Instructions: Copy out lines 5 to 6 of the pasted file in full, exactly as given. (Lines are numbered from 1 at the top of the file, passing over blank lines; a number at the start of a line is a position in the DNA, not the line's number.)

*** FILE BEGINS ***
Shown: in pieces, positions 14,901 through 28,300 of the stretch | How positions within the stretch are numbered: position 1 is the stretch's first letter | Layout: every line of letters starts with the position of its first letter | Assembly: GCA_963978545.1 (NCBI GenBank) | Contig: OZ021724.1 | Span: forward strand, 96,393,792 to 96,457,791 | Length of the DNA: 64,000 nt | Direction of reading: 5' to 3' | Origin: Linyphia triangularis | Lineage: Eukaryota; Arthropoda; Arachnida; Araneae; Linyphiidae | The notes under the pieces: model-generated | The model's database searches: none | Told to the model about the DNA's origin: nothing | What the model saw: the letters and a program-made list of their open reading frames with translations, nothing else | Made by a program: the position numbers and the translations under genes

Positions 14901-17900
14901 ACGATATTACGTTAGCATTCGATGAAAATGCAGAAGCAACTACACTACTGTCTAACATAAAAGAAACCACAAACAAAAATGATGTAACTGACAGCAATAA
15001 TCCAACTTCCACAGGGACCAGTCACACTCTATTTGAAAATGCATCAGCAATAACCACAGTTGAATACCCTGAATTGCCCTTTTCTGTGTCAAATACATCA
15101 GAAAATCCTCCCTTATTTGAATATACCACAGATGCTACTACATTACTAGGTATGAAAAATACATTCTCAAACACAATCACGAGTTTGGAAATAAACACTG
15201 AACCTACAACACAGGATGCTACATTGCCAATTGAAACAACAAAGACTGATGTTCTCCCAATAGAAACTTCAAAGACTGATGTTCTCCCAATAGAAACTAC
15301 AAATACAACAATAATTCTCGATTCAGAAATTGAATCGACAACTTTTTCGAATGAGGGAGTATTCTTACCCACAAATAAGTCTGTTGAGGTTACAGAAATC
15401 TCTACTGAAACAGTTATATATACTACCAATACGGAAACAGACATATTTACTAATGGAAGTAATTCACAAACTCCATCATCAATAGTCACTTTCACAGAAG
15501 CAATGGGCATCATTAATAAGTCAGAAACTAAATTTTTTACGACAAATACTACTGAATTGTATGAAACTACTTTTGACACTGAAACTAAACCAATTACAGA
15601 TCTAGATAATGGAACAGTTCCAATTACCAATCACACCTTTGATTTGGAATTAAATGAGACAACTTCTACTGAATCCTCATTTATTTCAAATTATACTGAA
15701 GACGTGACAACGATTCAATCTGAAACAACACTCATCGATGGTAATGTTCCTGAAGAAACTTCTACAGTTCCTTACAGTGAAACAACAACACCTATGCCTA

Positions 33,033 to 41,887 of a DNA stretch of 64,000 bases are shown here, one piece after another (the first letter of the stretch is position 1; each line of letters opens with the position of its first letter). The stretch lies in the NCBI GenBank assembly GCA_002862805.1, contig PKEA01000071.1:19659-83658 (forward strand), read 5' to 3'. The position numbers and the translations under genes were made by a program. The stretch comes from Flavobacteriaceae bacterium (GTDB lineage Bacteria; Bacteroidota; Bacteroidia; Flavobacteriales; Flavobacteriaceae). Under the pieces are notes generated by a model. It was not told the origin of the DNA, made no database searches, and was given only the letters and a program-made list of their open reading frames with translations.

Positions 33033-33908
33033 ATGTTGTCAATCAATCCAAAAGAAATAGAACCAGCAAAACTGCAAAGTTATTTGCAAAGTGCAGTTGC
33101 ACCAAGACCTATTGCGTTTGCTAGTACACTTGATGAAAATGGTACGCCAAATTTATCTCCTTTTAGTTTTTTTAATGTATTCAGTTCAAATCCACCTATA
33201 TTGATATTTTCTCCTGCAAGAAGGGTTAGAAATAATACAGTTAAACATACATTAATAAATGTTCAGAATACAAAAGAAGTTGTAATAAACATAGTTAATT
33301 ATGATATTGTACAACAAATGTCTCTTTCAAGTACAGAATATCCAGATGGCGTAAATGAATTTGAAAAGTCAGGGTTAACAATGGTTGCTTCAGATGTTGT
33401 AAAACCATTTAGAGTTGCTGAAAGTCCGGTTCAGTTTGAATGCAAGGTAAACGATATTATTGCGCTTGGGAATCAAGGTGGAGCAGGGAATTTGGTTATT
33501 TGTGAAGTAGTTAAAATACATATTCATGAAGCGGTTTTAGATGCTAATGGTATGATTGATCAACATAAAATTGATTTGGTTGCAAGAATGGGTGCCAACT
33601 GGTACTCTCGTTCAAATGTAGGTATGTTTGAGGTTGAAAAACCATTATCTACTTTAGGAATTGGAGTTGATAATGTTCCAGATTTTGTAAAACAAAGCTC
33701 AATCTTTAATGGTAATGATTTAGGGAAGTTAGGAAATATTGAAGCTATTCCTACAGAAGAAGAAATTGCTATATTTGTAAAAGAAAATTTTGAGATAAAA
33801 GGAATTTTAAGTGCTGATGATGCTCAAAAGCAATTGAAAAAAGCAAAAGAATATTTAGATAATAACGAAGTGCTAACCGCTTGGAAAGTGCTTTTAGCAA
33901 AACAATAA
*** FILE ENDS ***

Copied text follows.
15101 GAAAATCCTCCCTTATTTGAATATACCACAGATGCTACTACATTACTAGGTATGAAAAATACATTCTCAAACACAATCACGAGTTTGGAAATAAACACTG
15201 AACCTACAACACAGGATGCTACATTGCCAATTGAAACAACAAAGACTGATGTTCTCCCAATAGAAACTTCAAAGACTGATGTTCTCCCAATAGAAACTAC